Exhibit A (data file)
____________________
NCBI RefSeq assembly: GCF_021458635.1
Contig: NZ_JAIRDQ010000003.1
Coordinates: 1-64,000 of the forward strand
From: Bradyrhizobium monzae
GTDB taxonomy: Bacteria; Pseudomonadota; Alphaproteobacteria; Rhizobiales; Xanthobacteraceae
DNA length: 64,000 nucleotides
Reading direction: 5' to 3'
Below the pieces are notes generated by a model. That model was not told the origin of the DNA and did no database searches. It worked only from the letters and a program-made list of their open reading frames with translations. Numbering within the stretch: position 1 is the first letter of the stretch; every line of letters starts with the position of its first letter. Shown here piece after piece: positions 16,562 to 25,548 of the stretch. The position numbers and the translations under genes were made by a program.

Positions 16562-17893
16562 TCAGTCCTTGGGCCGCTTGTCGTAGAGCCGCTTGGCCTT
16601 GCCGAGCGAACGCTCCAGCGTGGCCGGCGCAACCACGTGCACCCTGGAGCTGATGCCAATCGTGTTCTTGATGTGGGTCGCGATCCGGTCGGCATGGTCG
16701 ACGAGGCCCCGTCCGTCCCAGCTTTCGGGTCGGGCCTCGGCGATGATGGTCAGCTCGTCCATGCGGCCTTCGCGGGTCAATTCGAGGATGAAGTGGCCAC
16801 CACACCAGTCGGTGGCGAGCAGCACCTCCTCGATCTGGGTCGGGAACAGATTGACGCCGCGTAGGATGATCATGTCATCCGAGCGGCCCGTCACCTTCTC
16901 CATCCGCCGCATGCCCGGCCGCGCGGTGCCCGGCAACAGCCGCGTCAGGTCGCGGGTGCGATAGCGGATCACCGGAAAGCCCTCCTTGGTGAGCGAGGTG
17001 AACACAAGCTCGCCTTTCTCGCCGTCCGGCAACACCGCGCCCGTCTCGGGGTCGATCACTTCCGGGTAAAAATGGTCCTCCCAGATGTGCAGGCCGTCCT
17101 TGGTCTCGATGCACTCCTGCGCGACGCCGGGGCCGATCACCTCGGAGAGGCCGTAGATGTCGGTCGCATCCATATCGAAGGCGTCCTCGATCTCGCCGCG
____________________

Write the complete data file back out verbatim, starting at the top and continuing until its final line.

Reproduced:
NCBI RefSeq assembly: GCF_021458635.1
Contig: NZ_JAIRDQ010000003.1
Coordinates: 1-64,000 of the forward strand
From: Bradyrhizobium monzae
GTDB taxonomy: Bacteria; Pseudomonadota; Alphaproteobacteria; Rhizobiales; Xanthobacteraceae
DNA length: 64,000 nucleotides
Reading direction: 5' to 3'
Below the pieces are notes generated by a model. That model was not told the origin of the DNA and did no database searches. It worked only from the letters and a program-made list of their open reading frames with translations. Numbering within the stretch: position 1 is the first letter of the stretch; every line of letters starts with the position of its first letter. Shown here piece after piece: positions 16,562 to 25,548 of the stretch. The position numbers and the translations under genes were made by a program.

Positions 16562-17893
16562 TCAGTCCTTGGGCCGCTTGTCGTAGAGCCGCTTGGCCTT
16601 GCCGAGCGAACGCTCCAGCGTGGCCGGCGCAACCACGTGCACCCTGGAGCTGATGCCAATCGTGTTCTTGATGTGGGTCGCGATCCGGTCGGCATGGTCG
16701 ACGAGGCCCCGTCCGTCCCAGCTTTCGGGTCGGGCCTCGGCGATGATGGTCAGCTCGTCCATGCGGCCTTCGCGGGTCAATTCGAGGATGAAGTGGCCAC
16801 CACACCAGTCGGTGGCGAGCAGCACCTCCTCGATCTGGGTCGGGAACAGATTGACGCCGCGTAGGATGATCATGTCATCCGAGCGGCCCGTCACCTTCTC
16901 CATCCGCCGCATGCCCGGCCGCGCGGTGCCCGGCAACAGCCGCGTCAGGTCGCGGGTGCGATAGCGGATCACCGGAAAGCCCTCCTTGGTGAGCGAGGTG
17001 AACACAAGCTCGCCTTTCTCGCCGTCCGGCAACACCGCGCCCGTCTCGGGGTCGATCACTTCCGGGTAAAAATGGTCCTCCCAGATGTGCAGGCCGTCCT
17101 TGGTCTCGATGCACTCCTGCGCGACGCCGGGGCCGATCACCTCGGAGAGGCCGTAGATGTCGGTCGCATCCATATCGAAGGCGTCCTCGATCTCGCCGCG